The investment dollars keep on flowing into US sports betting. Increasingly, they are going beyond the public markets to the private sector.
Led by managing partner Lloyd Danzig, the fund already invested in 11 startups, averaging around $250,000 per investment.
Making the most of sports betting M&A mania
Danzig said the fund was investing in companies that could ultimately be acquired by larger operators and providers.
“Market leaders are choosing to buy rather than build at every turn,” Danzig said.
“With M&A, the primary mechanism through which market leaders achieve differentiation and vertical integration, it is a great time to underwrite next-gen infrastructure.”
Where has the fund invested?
Initial investments for Sharp Alpha Fund I include:
- Players’ Lounge: A platform that lets video gamers bet on themselves in esports contests.
- GridRival: A fantasy platform for motorsports.
- PickUp: A tool allowing publishers to embed prediction games in their content.
- Prophet: A peer-to-peer betting exchange.
Who is backing Sharp Alpha Fund?
The fund is backed by several institutional investors, including Great Elm Group and the Dutch Sport Tech Fund. It also has private investors from listed sports betting companies, investment banks and hedge funds.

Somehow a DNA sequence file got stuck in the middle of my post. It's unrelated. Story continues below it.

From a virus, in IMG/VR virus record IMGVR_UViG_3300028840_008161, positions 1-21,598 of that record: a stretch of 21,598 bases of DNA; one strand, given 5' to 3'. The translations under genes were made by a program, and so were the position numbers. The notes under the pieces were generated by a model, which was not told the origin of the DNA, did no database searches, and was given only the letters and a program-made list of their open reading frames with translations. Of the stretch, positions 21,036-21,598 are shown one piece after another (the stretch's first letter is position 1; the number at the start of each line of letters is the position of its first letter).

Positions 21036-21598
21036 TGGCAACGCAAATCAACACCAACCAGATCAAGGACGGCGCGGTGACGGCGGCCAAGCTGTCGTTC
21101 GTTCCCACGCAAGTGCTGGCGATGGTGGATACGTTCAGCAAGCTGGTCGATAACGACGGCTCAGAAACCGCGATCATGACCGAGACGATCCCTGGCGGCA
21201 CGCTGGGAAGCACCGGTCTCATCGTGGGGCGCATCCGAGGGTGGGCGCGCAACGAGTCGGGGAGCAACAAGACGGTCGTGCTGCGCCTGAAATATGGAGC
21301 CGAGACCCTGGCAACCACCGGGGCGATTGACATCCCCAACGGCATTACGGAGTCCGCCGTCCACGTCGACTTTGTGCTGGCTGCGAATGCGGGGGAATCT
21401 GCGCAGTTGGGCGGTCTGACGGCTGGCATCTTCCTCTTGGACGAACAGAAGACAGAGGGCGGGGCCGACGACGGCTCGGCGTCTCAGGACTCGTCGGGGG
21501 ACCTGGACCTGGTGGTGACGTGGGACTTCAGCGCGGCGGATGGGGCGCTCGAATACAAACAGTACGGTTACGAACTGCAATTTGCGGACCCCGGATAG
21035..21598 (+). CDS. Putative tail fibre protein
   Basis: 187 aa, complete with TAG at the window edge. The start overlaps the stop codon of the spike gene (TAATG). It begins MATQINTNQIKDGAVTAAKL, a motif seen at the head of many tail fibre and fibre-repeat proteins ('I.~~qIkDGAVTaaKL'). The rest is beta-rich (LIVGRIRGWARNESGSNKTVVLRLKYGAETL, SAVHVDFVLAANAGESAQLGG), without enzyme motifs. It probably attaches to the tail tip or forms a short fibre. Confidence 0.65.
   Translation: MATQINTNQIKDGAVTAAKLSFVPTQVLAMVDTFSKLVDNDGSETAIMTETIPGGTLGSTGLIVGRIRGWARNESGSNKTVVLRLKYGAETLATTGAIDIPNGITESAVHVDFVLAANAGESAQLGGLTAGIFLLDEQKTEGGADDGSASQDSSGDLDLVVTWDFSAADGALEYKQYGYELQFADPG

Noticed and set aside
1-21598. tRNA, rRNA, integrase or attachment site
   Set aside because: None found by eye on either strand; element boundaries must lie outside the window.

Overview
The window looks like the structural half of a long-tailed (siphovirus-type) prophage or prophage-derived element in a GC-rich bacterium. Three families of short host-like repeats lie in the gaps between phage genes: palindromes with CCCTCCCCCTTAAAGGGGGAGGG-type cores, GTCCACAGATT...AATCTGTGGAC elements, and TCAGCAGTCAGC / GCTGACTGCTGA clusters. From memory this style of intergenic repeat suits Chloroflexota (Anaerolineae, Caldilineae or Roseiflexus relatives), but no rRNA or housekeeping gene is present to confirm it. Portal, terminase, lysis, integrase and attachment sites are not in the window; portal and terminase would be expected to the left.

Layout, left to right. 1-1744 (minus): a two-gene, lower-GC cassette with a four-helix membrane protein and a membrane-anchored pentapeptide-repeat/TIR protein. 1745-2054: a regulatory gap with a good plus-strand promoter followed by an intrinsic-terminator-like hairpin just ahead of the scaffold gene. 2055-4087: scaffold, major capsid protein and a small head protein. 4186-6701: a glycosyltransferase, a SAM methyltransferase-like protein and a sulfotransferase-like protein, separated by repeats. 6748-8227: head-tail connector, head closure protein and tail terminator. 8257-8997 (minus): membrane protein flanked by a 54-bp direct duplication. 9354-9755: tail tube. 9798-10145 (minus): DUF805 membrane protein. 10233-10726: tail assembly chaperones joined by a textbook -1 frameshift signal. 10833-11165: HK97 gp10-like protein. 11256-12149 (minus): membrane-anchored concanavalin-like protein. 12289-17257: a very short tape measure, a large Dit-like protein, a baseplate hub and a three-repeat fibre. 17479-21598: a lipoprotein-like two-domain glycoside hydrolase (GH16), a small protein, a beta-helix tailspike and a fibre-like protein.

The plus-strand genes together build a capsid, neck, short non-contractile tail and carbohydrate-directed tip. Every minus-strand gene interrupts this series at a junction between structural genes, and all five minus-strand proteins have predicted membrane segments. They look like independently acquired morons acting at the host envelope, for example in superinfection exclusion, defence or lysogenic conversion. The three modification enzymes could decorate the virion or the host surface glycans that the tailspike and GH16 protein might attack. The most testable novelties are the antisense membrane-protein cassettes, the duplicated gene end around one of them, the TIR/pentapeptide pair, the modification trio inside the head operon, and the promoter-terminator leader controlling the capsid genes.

Those investors could be valuable resources for startups, Danzig said.
“Through its extensive limited partner network, Sharp Alpha connects portfolio companies directly to the sources of revenue, brand awareness, and future funding that are critical to a startup’s success,” the fund said in a statement.
The company also revealed its advisory board, including:
- Don Kornstein, the Vice Chairman of Caesars Entertainment
- Keith Horn, previously Global Head of Leveraged Finance at Merrill Lynch.
- Emanuel Pearlman, the former Chairman of Empire Resorts.
Funding flowing for sports betting startups
The news comes just a week after another US sports betting fund Bettor Capital closed its first round of capital commitments.
That venture fund will also focus on early-stage tech companies, albeit with a focus on the B2B side of the industry.
Philadelphia-based 76 Capital also recently launched a new fund with exposure to early-stage sports betting companies.